A lot of people know that I don't drink. I always had trouble explaining why I didn't drink, until I wrote a poem about it so that people wouldn't ask me after shows. Well, I've had a few requests lately from people who heard my "Sober Eyes" poem from my first CD on XM/Sirius satellite radio. Well folks, here it is:
by Josh Sneed
I sit here with my sober eyes,
And take all of this in.
A man just fell and pissed himself,
Wait….he’s back up again.
In a corner this man sits alone,
And talks to his shot of Jim Beam.
I can’t keep track of how many he’s had,
15 or 20 it’d seem.
One girl is dancing, and I’m afraid
Her mirror is telling her lies.
For her skirt is struggling to contain
Her telephone pole-like thighs.
The alcohol that she’s consumed
Has caused her eyes to glaze.
Her belt should be given overtime,
Or at the very least, a raise.
“Play me some Skynyrd!!”, she yelled at the band.
And he couldn’t believe what he heard.
This woman seemed to capture his soul
When she yelled, “Come on! Freebird!”
She sees him and smiles and pull him in close.
For a mate, this woman does seek.
And, if it weren’t for his big ol’ beer gut,
They’d be dancing cheek to cheek.
It’s closing time now, he gives her “the look”
She nods her head yes to the man.
They leave the bar, walk under the stars
Together, hand in hand.
And as I drove home I can’t help but think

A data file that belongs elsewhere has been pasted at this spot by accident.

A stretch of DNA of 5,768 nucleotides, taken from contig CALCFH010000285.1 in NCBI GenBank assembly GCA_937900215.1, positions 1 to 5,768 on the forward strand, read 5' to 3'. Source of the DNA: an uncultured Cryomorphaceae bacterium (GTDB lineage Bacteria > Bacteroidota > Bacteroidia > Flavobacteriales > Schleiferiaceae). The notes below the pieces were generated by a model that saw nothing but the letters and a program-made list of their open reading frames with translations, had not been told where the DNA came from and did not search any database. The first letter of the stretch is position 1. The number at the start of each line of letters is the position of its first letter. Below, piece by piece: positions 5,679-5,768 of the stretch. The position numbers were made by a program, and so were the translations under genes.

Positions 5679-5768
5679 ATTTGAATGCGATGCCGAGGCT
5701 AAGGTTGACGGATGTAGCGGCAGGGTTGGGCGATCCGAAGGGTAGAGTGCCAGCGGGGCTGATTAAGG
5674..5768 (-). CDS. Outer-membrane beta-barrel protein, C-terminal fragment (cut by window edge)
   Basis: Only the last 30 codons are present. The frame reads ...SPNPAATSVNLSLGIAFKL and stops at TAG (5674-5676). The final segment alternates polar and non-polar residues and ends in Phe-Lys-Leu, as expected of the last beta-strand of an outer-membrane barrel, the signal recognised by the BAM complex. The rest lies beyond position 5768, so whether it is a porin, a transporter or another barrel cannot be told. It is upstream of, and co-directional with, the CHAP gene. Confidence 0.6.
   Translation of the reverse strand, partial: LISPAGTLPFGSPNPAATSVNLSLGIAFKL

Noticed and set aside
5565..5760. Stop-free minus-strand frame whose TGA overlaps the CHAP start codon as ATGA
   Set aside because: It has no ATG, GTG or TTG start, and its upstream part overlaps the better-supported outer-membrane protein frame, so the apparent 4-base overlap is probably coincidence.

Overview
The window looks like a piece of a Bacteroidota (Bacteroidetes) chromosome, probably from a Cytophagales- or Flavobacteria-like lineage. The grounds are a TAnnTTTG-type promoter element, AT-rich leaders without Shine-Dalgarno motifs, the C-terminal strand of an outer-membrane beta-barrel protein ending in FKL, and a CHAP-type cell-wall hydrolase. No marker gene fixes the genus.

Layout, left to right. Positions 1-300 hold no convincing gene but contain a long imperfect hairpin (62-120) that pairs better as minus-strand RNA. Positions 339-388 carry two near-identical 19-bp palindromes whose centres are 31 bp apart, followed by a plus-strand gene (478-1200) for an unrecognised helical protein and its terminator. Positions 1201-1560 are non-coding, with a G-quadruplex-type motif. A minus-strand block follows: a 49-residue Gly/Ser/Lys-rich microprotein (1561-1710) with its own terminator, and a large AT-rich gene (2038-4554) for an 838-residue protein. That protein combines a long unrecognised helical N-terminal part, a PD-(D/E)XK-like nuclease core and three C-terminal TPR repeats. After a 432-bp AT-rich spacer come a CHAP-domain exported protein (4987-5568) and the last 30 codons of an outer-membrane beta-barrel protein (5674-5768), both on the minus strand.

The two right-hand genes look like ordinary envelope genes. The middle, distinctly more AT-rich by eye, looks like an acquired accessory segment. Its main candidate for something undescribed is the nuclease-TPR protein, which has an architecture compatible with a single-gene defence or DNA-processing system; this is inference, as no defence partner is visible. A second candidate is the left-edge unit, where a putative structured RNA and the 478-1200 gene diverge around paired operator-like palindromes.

As that trailer is rocking tonight,
What they’ll think of each other
When they’re sober and in the daylight.
But whatever happens, I’m just glad
That I am alcohol free.
Or else someone might be reading a poem
About that same woman, and me.
It seems over the last few years that I've only had a real desire to write when something bad has happened. When Mitch Hedberg, passed away, I felt better after writing. When I found out my father was sick, I felt better after writing. When I had the worst night of my life in a comedy club, I felt better after writing. When Last Comic Standing auditions went horribly awry, and it just so happened to be the same day my dad passed away, I felt better after writing.
And now, today, another horrible thing has happened. The body of Andrew Koenig was found in a park in Vancouver, BC after he had committed suicide. If you didn't already know who he was, you may remember him as Richard "Boner" Stabone on "Growing Pains", one of my favorite characters on one of my favorite shows as a child. I feel like I related to him more than any character on sitcoms growing up. I wasn't the best looking kid with lots of money that all the girls drooled over, I was that guy's best friend.
All of these years later, here I am. A professional stand-up comedian, touring the country. 12 years since my first time on stage, 8.5 since I left a career in comfy confines of corporate America. The first time I ever emceed it was for Jimmy Pardo in Dayton, OH. I had never seen someone do comedy like that. So effortless, so natural, and funnier than anything I'd ever seen. He would mess with me offstage and onstage, and the more he poked fun at me, the harder I laughed. THIS is how you do comedy.